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Uber co-founder Travis Kalanick steps down as CEO under pressure from investors

 

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Uber CEO Travis Kalanick speaks to students during an interaction at the Indian Institute of Technology (IIT) campus in Mumbai, India, January 19, 2016. REUTERS/Danish Siddiqui/File Photo

Uber CEO Travis Kalanick speaks to students during an interaction at the Indian Institute of Technology (IIT) campus in Mumbai, India, January 19, 2016. REUTERS/Danish Siddiqui/File Photo

Chief Executive Officer of Uber Travis Kalanick. REUTERS/Joshua Roberts/File Photo

Chief Executive Officer of Uber Travis Kalanick. REUTERS/Joshua Roberts/File Photo

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Uber CEO Travis Kalanick speaks to students during an interaction at the Indian Institute of Technology (IIT) campus in Mumbai, India, January 19, 2016. REUTERS/Danish Siddiqui/File Photo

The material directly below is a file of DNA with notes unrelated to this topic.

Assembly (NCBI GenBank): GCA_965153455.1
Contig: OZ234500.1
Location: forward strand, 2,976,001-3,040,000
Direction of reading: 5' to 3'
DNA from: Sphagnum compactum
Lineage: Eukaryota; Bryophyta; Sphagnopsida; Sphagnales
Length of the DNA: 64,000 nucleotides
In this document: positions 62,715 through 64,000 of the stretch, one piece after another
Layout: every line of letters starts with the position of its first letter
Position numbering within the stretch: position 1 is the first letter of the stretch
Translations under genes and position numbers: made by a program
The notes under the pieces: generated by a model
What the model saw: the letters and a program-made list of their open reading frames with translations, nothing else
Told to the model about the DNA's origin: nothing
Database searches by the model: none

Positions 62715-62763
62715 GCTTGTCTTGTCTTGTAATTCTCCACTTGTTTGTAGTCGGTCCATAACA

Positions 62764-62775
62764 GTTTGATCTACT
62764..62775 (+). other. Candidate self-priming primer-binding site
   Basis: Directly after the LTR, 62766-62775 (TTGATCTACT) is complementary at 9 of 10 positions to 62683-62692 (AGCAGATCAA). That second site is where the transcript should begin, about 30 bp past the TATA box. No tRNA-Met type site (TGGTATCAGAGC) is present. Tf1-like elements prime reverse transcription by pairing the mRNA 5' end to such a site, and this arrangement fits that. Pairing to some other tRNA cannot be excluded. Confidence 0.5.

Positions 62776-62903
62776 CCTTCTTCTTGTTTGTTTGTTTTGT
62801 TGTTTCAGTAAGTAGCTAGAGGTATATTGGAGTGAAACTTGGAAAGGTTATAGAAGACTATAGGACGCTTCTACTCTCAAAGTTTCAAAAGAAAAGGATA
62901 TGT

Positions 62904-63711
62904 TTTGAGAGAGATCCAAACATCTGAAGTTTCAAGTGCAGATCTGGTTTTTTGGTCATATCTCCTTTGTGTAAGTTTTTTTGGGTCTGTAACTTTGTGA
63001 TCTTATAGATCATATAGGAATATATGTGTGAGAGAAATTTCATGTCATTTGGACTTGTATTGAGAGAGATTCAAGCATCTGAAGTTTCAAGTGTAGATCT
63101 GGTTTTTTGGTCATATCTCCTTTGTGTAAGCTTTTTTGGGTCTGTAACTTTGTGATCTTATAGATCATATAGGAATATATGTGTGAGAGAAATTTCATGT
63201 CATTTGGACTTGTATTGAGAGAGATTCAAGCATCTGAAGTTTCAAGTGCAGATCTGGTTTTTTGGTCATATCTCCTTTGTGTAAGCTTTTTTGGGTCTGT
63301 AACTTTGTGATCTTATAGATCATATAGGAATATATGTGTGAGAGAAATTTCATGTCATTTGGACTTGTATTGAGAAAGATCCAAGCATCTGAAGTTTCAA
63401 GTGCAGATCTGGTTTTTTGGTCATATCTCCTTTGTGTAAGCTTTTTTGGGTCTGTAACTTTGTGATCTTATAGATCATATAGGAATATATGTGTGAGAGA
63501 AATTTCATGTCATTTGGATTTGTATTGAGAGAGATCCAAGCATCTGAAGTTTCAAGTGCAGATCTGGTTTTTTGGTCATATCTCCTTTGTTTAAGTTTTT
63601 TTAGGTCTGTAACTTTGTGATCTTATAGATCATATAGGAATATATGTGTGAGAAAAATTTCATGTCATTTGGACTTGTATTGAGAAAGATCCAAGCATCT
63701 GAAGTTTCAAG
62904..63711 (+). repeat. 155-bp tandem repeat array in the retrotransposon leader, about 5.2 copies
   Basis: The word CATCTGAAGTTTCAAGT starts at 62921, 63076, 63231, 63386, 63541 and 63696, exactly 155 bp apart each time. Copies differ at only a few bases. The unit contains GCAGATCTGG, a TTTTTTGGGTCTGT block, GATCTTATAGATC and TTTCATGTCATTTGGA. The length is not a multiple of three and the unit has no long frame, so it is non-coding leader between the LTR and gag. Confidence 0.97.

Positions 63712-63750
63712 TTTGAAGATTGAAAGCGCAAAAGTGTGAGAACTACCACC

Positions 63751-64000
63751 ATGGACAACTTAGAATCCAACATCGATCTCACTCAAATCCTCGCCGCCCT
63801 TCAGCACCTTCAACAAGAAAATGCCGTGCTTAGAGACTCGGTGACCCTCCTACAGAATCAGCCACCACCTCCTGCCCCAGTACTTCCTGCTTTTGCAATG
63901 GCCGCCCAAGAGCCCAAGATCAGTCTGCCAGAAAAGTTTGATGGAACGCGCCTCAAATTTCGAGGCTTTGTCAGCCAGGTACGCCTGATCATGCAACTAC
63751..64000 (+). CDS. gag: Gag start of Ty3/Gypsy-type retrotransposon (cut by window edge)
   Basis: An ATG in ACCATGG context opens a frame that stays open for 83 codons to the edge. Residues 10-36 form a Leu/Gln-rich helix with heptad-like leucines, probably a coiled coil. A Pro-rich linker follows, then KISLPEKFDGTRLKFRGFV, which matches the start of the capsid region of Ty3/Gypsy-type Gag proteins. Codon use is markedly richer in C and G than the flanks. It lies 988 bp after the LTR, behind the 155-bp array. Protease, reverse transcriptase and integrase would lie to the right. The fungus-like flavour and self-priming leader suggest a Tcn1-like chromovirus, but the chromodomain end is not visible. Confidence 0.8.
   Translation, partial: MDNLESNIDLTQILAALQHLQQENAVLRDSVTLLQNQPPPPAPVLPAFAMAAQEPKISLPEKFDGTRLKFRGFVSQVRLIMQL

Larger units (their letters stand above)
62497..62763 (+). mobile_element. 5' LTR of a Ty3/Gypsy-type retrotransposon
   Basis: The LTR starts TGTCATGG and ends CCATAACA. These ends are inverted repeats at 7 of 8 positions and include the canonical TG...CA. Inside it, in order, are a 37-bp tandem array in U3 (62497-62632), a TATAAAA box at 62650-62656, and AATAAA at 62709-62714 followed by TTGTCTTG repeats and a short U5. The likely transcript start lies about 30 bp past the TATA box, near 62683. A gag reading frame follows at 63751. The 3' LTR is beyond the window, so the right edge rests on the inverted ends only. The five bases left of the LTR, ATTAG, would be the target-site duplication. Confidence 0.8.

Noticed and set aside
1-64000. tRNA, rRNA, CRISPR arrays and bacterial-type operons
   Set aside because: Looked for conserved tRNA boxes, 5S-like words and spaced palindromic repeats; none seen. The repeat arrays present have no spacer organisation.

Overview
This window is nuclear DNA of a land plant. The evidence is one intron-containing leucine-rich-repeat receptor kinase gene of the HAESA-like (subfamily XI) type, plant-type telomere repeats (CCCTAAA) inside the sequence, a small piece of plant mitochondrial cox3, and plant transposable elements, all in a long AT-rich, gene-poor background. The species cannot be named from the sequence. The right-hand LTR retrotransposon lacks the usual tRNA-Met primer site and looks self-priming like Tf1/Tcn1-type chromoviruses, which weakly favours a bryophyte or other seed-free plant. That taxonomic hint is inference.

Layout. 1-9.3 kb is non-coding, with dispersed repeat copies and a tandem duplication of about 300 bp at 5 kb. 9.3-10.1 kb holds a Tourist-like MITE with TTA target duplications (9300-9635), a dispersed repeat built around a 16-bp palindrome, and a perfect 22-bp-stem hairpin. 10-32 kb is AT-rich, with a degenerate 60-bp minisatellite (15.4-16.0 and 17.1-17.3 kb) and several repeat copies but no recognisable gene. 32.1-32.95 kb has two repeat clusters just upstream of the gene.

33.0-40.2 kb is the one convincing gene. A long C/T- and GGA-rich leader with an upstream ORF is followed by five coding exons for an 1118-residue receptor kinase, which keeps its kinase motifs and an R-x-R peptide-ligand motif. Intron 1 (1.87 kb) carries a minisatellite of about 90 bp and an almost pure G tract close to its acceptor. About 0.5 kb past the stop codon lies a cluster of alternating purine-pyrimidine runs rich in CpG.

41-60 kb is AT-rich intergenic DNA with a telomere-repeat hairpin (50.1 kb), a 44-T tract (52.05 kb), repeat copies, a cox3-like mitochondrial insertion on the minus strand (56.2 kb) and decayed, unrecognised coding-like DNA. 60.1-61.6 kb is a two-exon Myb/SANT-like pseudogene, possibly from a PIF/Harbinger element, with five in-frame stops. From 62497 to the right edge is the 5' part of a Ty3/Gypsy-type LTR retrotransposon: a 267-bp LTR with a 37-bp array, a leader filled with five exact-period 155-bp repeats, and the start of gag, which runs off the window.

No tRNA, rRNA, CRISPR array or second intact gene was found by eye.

Travis Kalanick has resigned as chief executive of taxi hailing firm Uber following a series of scandals.

Mr Kalanick, who helped found the company in 2009, is reported to have quit following shareholder unrest over his leadership.

Uber has been dogged by questions over its working culture, including sexual harassment, allegations of trade secrets theft and an investigation into efforts to mislead government regulators.

Heavyweight investors - Benchmark, First Round Capital, Lowercase Capital, Menlo Ventures and Fidelity Investments - wrote a letter titled "Moving Uber Forward", demanding Mr Kalanick steps down, according to The New York Times.

As well as Mr Kalanick's immediate resignation, they demanded the board appoints more "truly independent directors" and that Uber hires an experienced finance chief.

Mr Kalanick said in a statement to the newspaper: "I love Uber more than anything in the world and at this difficult moment in my personal life I have accepted the investors' request to step aside so that Uber can go back to building rather than be distracted with another fight."

Mr Kalanick had already been on indefinite leave amid criticism of his management style and following the death of his mother in a boating accident.

The Silicon Valley company is valued at over 60 billion US dollars (£47.5 billion).

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